When travelling with luggage, we often pack way more than we should with stuff that we thought we would need but don’t end up using. This extra stuff takes up space and adds weight that is a burden to carry for the trip (especially if your luggage is a backpack that you actually have to carry with you, and is not on wheels). Similarly, in our everyday lives we often buy things that we rarely use, but do take up space and often create a future burden (i.e. debt) that we have to carry around with us. In both cases, the extra “weight” limits our freedom.
Let’s dig into this idea a little deeper…
My Original Backpack
In July and August of 2015, I spend just over two months travelling Southeast Asia.
64 days living out of one backpack. This thought was a bit overwhelming. How many pairs of shoes should I bring? What about shorts? T-shirts? Dress shirts? Sweaters? Pants? Bathing suits? Underwear? Socks? Hats? Toiletries? Medicine? Sunscreen? Surely I wouldn’t want to forget anything important.
Needless to say, I tried to bring everything. Big mistake. Despite going to locations where the climate was very hot, I still packed a couple pairs of pants and sweaters “just in case”. I ended up wearing pants and a sweater once, when I did an overnight hike of Mount Rinjani in Indonesia. But because of the space these items took up, I bought a bigger backpack than I should have. IT WAS WAY TOO BIG. And it weighed 32 pounds. As soon as I started the trip, I hated carrying it around!
Yes, my pig of a backpack was a pain to have on my back, but one of the biggest inconveniences that I did not foresee was that it was too large to take as a carry on for flights. For the discount airline flights I was taking, it may cost $50 for the flight, but then they charge an additional $40 to check in a bag. My extra stuff was a burden in the form of additional weight and also extra baggage fees.
So I bought a new backpack in Indonesia. A much smaller one. It cost me $30, and was extremely low quality. But it lasted the rest of my trip and was well worth the small investment. I definitely saved a couple hundred dollars by not having to pay further airline baggage fees. So I saved money and made by backpack lighter by getting rid of clothing (like my sweaters and pants) that I was not using. Downsizing was fantastic!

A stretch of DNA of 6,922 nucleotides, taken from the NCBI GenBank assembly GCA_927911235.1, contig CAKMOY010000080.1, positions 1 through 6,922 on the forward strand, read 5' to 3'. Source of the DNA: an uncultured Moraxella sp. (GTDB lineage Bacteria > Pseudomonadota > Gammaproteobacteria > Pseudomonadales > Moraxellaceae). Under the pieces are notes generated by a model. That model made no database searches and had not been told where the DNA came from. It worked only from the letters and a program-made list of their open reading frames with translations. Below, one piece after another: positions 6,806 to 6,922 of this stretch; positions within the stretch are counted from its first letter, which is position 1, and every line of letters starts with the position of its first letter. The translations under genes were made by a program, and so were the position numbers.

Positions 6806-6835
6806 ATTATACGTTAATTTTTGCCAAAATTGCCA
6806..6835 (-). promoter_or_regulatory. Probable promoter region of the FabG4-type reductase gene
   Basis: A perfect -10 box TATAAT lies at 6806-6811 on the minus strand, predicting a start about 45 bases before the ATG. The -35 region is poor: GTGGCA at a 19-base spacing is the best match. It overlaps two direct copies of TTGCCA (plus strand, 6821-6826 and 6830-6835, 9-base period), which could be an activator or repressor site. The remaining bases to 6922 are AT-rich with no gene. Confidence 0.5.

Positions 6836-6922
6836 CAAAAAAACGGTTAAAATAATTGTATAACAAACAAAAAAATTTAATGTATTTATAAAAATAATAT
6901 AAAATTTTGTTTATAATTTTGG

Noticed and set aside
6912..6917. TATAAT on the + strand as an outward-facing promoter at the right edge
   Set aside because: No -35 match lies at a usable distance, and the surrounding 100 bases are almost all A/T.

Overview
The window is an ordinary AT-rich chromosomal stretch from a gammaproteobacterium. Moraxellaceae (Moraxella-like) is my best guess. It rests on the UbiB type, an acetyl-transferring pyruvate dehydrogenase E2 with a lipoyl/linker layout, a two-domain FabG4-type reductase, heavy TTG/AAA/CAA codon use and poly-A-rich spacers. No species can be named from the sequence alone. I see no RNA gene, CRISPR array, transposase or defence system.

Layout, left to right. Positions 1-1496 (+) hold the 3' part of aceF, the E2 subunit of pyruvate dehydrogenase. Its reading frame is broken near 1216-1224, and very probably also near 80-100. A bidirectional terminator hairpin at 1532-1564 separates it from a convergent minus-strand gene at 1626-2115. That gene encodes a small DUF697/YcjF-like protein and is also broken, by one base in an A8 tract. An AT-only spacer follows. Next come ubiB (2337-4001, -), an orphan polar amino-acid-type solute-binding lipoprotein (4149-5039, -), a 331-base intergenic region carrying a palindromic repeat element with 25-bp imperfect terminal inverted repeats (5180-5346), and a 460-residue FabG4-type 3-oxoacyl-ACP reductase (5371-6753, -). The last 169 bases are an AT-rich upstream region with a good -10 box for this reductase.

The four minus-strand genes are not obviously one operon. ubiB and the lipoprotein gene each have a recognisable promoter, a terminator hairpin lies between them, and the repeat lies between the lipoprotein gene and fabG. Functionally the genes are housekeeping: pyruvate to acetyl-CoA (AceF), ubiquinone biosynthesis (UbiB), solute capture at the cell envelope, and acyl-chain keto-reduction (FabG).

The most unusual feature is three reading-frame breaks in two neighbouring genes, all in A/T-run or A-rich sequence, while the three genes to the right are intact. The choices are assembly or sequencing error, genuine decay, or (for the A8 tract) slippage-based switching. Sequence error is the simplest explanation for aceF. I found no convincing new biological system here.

Looking back, I should have set a constraint by buying a smaller backpack first, then packing accordingly, as opposed to deciding what I wanted to bring and then buying a backpack that would fit everything.
The Backpack Metaphor
More stuff = more space = bigger luggage. The same idea applies to our possessions. The more stuff we have, the more space we need in our house or apartment or shed or garage or storage unit or any other place we use to store our possessions.
And in addition to taking up more space, these things can often create a future financial burden. Let’s use the example of buying things with credit cards, which can lead to interest owed for late payments. Having credit card debt is like have extra weight in our backpack. The more weight we have, the more of a burden it is to carry around. I tried to fit as much as possible into my already large backpack before leaving, without thinking of the future consequences of actually having to carry this beast for a long period of time. Similarly, we often make purchases without considering the long term burden of the interest payments we end up paying to own these things.
I also noticed that I buy way less material things when travelling. Why? Because it is a pain in the ass to carry stuff around for the rest of the trip. The burden of having to carry these things is greater than the value of of owning them. These purchases likely would have provided short term joy. But after getting past the excitement of purchase, I would immediately have the burden of adding extra weight in my backpack. Can we apply this mindset to our everyday habits of buying things?
Imagine that we are permanently carrying our possessions with us in a backpack. What we really need in our backpack is our essentials – some clothes, hygiene products, medical products, etc. If we are adding other things, they should be providing enough value or happiness to justify the extra weight. Anything else is just a burden we have to carry around with us. Before making a purchase, ask:
Is this something worth carrying around?